In February, a Kansas fire chief was crushed between two apparatus the Linn Valley Lakes VFD. The station was designed for two apparatus but housed three. A fire fighter thinking that he had parked the engine in the left bay too close to the tanker in the middle pulled it out and then backed into the bay. When he exited the apparatus, he found the chief crushed between the two vehicles. Very sad. Upon investigation, it was found that neither the backup lights or the audible backup alarm works. As you may imagine, NIOSH entered the investigation and found a lot of problems that we probably don't think about. The first thing cited was NFPA 1500 for firefighter safety. The citation mentioned that there was supposed to be a spotter, but there was no SOP so there was no training on it. That of course went along with the beeper and backup lights. It also mentioned the capacity of the engine house, that the engine was over 25 years old so probably was not equipped properly and had non-standard mirrors. The engine was retired from service later. This points out that NFPA standards should be looked at as "best practice". This small department will probably get whacked by NIOSH because the court will say that "best practice" was not followed, and they'll cite 45 other departments that are doing it correctly. It could happen anywhere.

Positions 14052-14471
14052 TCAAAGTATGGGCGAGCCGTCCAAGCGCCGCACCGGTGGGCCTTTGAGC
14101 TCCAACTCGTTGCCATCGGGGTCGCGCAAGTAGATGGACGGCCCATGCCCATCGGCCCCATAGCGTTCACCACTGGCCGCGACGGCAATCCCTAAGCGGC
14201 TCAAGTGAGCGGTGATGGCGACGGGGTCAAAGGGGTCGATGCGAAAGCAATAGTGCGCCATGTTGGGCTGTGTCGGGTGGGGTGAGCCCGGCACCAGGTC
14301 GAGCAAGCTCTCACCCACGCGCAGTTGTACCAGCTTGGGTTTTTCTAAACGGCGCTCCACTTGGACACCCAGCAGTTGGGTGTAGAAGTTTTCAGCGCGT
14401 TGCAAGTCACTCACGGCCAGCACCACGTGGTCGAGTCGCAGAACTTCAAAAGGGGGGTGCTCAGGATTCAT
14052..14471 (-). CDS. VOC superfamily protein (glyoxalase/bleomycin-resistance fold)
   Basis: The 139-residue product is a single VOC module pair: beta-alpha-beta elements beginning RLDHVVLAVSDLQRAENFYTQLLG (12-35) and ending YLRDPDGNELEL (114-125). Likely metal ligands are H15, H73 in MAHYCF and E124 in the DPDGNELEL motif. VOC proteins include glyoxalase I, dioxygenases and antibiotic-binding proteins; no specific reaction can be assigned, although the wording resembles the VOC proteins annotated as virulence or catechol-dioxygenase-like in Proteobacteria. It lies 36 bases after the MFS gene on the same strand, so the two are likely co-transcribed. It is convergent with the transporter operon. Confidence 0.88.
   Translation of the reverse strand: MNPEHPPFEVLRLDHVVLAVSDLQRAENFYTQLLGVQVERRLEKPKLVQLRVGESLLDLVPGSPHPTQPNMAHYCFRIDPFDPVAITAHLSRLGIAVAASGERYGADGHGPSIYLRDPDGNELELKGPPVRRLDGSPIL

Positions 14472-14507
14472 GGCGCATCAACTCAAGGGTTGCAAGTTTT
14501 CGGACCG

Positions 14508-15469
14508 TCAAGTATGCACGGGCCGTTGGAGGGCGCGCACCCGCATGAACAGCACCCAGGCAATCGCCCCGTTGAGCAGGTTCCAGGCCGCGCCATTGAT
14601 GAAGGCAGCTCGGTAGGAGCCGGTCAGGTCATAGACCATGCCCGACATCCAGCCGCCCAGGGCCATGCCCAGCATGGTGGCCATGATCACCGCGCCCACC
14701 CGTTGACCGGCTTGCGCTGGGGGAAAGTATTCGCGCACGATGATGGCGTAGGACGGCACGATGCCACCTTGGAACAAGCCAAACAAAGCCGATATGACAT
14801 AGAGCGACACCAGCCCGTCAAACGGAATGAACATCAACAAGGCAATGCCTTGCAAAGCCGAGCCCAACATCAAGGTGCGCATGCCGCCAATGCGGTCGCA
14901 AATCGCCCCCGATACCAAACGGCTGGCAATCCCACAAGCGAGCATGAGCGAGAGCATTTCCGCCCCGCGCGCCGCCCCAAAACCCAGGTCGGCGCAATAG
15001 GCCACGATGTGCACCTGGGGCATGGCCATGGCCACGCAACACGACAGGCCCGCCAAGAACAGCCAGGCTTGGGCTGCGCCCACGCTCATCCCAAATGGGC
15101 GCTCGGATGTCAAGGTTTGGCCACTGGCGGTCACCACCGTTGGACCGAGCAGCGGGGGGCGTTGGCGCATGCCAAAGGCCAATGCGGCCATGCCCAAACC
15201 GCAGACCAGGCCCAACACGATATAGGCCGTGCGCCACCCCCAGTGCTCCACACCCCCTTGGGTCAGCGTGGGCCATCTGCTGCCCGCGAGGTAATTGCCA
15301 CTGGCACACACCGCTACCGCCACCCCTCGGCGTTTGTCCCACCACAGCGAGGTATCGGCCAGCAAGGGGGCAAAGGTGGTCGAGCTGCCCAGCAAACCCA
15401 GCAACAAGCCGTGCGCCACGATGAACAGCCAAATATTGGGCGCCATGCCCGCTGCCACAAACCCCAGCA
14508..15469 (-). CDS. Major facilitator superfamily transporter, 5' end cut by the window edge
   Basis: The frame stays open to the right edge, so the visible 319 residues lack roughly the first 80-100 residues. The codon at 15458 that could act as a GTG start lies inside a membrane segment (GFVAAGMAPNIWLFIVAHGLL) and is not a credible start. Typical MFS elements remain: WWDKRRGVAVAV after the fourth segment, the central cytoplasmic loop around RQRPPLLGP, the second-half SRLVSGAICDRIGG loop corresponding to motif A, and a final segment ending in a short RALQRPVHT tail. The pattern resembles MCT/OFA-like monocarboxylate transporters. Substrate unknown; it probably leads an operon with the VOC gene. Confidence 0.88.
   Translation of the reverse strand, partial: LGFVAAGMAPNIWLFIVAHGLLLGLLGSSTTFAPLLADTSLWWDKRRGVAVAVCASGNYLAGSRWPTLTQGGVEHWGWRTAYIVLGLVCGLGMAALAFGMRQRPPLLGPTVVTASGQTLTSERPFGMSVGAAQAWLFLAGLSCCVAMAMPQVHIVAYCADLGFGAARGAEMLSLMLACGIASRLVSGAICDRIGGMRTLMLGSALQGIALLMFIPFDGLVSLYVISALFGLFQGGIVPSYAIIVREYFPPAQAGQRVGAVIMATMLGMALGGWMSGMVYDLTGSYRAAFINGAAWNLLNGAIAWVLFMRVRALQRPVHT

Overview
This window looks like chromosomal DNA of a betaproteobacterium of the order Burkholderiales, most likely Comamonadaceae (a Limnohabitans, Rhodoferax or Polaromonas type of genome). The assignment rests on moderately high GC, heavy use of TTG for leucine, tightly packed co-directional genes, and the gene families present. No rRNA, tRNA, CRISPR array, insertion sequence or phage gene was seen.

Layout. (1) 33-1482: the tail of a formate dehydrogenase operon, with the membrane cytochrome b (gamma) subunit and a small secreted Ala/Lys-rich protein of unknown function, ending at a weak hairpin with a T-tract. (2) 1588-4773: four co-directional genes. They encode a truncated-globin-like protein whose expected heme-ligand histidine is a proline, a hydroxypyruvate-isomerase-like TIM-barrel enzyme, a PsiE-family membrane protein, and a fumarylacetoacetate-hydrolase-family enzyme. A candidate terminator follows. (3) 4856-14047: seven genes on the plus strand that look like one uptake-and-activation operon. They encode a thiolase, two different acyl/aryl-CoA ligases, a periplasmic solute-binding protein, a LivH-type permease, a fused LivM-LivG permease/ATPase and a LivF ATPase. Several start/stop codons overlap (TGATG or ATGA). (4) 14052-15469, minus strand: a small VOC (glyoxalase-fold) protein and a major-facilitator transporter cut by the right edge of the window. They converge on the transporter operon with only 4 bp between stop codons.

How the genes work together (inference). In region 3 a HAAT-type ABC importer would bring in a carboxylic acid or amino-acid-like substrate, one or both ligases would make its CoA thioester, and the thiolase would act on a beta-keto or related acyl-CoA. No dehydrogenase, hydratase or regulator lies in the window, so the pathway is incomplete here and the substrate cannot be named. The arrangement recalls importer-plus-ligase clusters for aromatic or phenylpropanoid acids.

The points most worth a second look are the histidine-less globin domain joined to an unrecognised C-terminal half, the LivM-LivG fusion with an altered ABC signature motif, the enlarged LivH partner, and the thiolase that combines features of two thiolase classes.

One of the newest problems that fire fighters face is electric and hybrid automobiles. You can watch a good training video done at the Chicago Fire Department by clicking HERE